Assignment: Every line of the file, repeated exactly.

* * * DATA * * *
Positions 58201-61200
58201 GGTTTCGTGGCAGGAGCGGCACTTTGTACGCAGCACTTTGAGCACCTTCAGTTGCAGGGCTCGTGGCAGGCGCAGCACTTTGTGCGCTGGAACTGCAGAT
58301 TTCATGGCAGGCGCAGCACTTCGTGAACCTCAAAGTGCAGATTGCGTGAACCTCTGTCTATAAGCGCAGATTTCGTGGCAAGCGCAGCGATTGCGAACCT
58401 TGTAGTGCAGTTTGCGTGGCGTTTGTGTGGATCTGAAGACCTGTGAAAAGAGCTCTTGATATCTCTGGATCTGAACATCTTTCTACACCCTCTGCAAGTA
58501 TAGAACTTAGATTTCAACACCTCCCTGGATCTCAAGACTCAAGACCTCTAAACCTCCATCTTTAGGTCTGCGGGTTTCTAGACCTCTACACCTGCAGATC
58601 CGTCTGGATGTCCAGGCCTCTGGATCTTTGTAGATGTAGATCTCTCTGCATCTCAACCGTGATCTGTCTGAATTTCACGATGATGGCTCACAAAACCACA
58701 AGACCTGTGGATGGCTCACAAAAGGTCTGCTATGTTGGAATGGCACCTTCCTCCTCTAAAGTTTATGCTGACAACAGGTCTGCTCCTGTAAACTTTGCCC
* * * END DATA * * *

Positions 58201-61200
58201 GGTTTCGTGGCAGGAGCGGCACTTTGTACGCAGCACTTTGAGCACCTTCAGTTGCAGGGCTCGTGGCAGGCGCAGCACTTTGTGCGCTGGAACTGCAGAT
58301 TTCATGGCAGGCGCAGCACTTCGTGAACCTCAAAGTGCAGATTGCGTGAACCTCTGTCTATAAGCGCAGATTTCGTGGCAAGCGCAGCGATTGCGAACCT
58401 TGTAGTGCAGTTTGCGTGGCGTTTGTGTGGATCTGAAGACCTGTGAAAAGAGCTCTTGATATCTCTGGATCTGAACATCTTTCTACACCCTCTGCAAGTA
58501 TAGAACTTAGATTTCAACACCTCCCTGGATCTCAAGACTCAAGACCTCTAAACCTCCATCTTTAGGTCTGCGGGTTTCTAGACCTCTACACCTGCAGATC
58601 CGTCTGGATGTCCAGGCCTCTGGATCTTTGTAGATGTAGATCTCTCTGCATCTCAACCGTGATCTGTCTGAATTTCACGATGATGGCTCACAAAACCACA
58701 AGACCTGTGGATGGCTCACAAAAGGTCTGCTATGTTGGAATGGCACCTTCCTCCTCTAAAGTTTATGCTGACAACAGGTCTGCTCCTGTAAACTTTGCCC